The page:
[Crossref]

Inganäs, O.

P. Dyreklev, M. Berggren, O. Inganäs, M. R. Andersson, O. Wennerström, and T. Hjertberg, “Polarized electroluminescence from an oriented substituted polythiophene in a light emitting diode,” Adv. Mater. 7(1), 43–45 (1995).
[Crossref]

Jandke, M.

K. S. Whitehead, M. Grell, D. D. C. Bradley, M. Jandke, and P. Strohriegl, “Highly polarized blue electroluminescence from homogeneously aligned films of poly(9,9-dioctylfluorene),” Appl. Phys. Lett. 76(20), 2946–2948 (2000).
[Crossref]

Jo, S. I.

S. I. Jo, Y. Kim, J.-H. Baek, C.-J. Yu, and J.-H. Kim, “Highly polarized emission of the liquid crystalline conjugated polymer by controlling the surface anchoring energy,” Jpn. J. Appl. Phys. 53(3S1), 03CD04 (2014).
[Crossref]

Kim, J.-H.

S. I. Jo, Y. Kim, J.-H. Baek, C.-J. Yu, and J.-H. Kim, “Highly polarized emission of the liquid crystalline conjugated polymer by controlling the surface anchoring energy,” Jpn. J. Appl. Phys. 53(3S1), 03CD04 (2014).
[Crossref]

Kim, J.-S.

J.-S. Kim, P. K. H. Ho, N. C. Greenham, and R. H. Friend, “Electroluminescence emission pattern of organic light-emitting diodes: Implications for device efficiency calculations,” J. Appl. Phys. 88(2), 1073–1081 (2000).
[Crossref]

Kim, Y.

S. I. Jo, Y. Kim, J.-H. Baek, C.-J. Yu, and J.-H. Kim, “Highly polarized emission of the liquid crystalline conjugated polymer by controlling the surface anchoring energy,” Jpn. J. Appl. Phys. 53(3S1), 03CD04 (2014).
[Crossref]

Lee, J.-H.

J.-H. Lee, C.-J. Yu, and S.-D. Lee, “A novel technique for optical imaging of liquid crystal alignment layers,” Mol. Cryst. Liq. Cryst. (Phila. Pa.) 321(1), 317–322 (1998).
[Crossref]

Lee, S.-D.

J.-H. Lee, C.-J. Yu, and S.-D. Lee, “A novel technique for optical imaging of liquid crystal alignment layers,” Mol. Cryst. Liq. Cryst. (Phila. Pa.) 321(1), 317–322 (1998).
[Crossref]

Lemmer, U.

U. Lemmer, D. Vacar, D. Moses, A. J. Heeger, T. Ohnishi, and T. Noguchi, “Electroluminescence from poly(phenylene vinylene) in a planar metal polymer metal structure,” Appl. Phys. Lett. 68(21), 3007–3009 (1996).
[Crossref]

Leung, L. M.

S. K. So, W. K. Choi, L. M. Leung, and K. Neyts, “Interference effects in bilayer organic light-emitting diodes,” Appl. Phys. Lett. 74(14), 1939–1941 (1999).
[Crossref]

Lgdlund, M.

R. H. Friend, R. W. Gymer, A. B. Holmes, J. H. Burroughes, R. N. Marks, C. Taliani, D. D. C. Bradley, D. A. D. Santos, J. L. Brdas, M. Lgdlund, and W. R. Salaneck, “Electroluminescence in conjugated polymers,” Nature 397(6715), 121–128 (1999).
[Crossref]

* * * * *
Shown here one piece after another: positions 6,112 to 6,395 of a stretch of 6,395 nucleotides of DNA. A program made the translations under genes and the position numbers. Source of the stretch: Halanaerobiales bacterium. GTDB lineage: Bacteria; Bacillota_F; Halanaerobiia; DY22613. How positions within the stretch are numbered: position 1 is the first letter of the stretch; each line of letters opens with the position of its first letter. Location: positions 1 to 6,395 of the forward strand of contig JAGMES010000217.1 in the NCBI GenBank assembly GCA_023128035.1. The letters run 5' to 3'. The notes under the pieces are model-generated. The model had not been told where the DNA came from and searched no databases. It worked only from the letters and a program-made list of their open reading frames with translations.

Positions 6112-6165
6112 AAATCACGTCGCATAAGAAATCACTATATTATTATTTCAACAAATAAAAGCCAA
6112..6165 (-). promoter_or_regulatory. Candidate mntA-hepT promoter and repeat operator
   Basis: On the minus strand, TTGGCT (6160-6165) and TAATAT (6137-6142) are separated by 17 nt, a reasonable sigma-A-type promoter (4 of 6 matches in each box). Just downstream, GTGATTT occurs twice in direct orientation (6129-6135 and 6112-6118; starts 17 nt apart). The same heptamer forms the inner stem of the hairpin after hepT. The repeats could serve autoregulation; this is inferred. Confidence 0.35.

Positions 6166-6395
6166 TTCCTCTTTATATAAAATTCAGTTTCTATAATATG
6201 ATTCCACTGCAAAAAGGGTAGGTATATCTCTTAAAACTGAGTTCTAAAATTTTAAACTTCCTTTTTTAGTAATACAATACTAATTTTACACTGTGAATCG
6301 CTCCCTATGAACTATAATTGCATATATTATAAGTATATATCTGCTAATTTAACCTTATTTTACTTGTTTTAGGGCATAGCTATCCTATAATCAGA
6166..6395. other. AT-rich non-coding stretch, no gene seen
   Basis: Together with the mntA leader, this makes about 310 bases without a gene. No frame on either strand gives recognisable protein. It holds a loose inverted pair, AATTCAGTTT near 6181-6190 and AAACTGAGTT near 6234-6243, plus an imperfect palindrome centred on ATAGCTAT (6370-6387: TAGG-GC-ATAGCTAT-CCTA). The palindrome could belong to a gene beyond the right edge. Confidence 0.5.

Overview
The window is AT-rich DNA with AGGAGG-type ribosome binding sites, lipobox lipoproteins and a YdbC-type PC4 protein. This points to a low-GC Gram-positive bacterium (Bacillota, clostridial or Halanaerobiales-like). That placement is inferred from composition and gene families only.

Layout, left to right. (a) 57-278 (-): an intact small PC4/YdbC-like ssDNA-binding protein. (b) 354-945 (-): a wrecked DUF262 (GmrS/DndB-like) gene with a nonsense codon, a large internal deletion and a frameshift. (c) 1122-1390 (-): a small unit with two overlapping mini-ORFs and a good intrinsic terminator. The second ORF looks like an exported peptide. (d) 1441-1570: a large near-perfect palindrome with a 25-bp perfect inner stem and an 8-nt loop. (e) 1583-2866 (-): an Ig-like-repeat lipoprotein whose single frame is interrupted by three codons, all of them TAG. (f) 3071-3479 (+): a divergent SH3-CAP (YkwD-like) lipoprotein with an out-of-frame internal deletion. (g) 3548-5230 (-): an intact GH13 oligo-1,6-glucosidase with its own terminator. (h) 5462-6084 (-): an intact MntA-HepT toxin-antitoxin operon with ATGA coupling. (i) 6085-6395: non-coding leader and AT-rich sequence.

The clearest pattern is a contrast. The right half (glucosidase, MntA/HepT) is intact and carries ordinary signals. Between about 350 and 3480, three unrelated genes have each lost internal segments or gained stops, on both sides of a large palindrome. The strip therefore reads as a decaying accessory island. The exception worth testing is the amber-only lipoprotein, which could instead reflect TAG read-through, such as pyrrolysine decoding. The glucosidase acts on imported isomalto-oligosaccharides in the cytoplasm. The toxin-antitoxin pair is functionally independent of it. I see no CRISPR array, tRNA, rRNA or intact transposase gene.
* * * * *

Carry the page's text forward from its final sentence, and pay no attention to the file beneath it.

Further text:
MacKenzie, J. D.

A. C. Arias, N. Corcoran, M. Banach, R. H. Friend, J. D. MacKenzie, and W. T. S. Huck, “Vertically segregated polymer-blend photovoltaic thin-film structures through surface-mediated solution processing,” Appl. Phys. Lett. 80(10), 1695–1697 (2002).
[Crossref]

Marks, R. N.

R. H. Friend, R. W. Gymer, A. B. Holmes, J. H. Burroughes, R. N. Marks, C. Taliani, D. D. C. Bradley, D. A. D. Santos, J. L. Brdas, M. Lgdlund, and W. R. Salaneck, “Electroluminescence in conjugated polymers,” Nature 397(6715), 121–128 (1999).
[Crossref]

Moses, D.

U. Lemmer, D. Vacar, D. Moses, A. J. Heeger, T. Ohnishi, and T. Noguchi, “Electroluminescence from poly(phenylene vinylene) in a planar metal polymer metal structure,” Appl. Phys. Lett. 68(21), 3007–3009 (1996).
[Crossref]

Neher, D.

V. Cimrová, W. M. Remmers, D. Neher, and G. Wegner, “Polarized light emission from LEDs prepared by the Langmuir-Blodgett technique,” Adv. Mater. 8(2), 146–149 (1996).
[Crossref]

Neyts, K.

S. K. So, W. K. Choi, L. M. Leung, and K. Neyts, “Interference effects in bilayer organic light-emitting diodes,” Appl. Phys. Lett. 74(14), 1939–1941 (1999).
[Crossref]

Noguchi, T.

U. Lemmer, D. Vacar, D. Moses, A. J. Heeger, T. Ohnishi, and T. Noguchi, “Electroluminescence from poly(phenylene vinylene) in a planar metal polymer metal structure,” Appl. Phys. Lett. 68(21), 3007–3009 (1996).
[Crossref]

Ohnishi, T.

U. Lemmer, D. Vacar, D. Moses, A. J. Heeger, T. Ohnishi, and T. Noguchi, “Electroluminescence from poly(phenylene vinylene) in a planar metal polymer metal structure,” Appl. Phys. Lett. 68(21), 3007–3009 (1996).
[Crossref]

Remmers, W. M.

V. Cimrová, W. M. Remmers, D. Neher, and G. Wegner, “Polarized light emission from LEDs prepared by the Langmuir-Blodgett technique,” Adv. Mater. 8(2), 146–149 (1996).
[Crossref]

Sakamoto, K.

K. Sakamoto, K. Usami, Y. Uehara, and S. Ushioda, “Excellent uniaxial alignment of poly(9,9-dioctylfluorenyl-2,7-diyl) induced by photoaligned polyimide films,” Appl. Phys. Lett. 87(21), 211910 (2005).
[Crossref]

Salaneck, W. R.

R. H. Friend, R. W. Gymer, A. B. Holmes, J. H. Burroughes, R. N. Marks, C. Taliani, D. D. C. Bradley, D. A. D. Santos, J. L. Brdas, M. Lgdlund, and W. R. Salaneck, “Electroluminescence in conjugated polymers,” Nature 397(6715), 121–128 (1999).
[Crossref]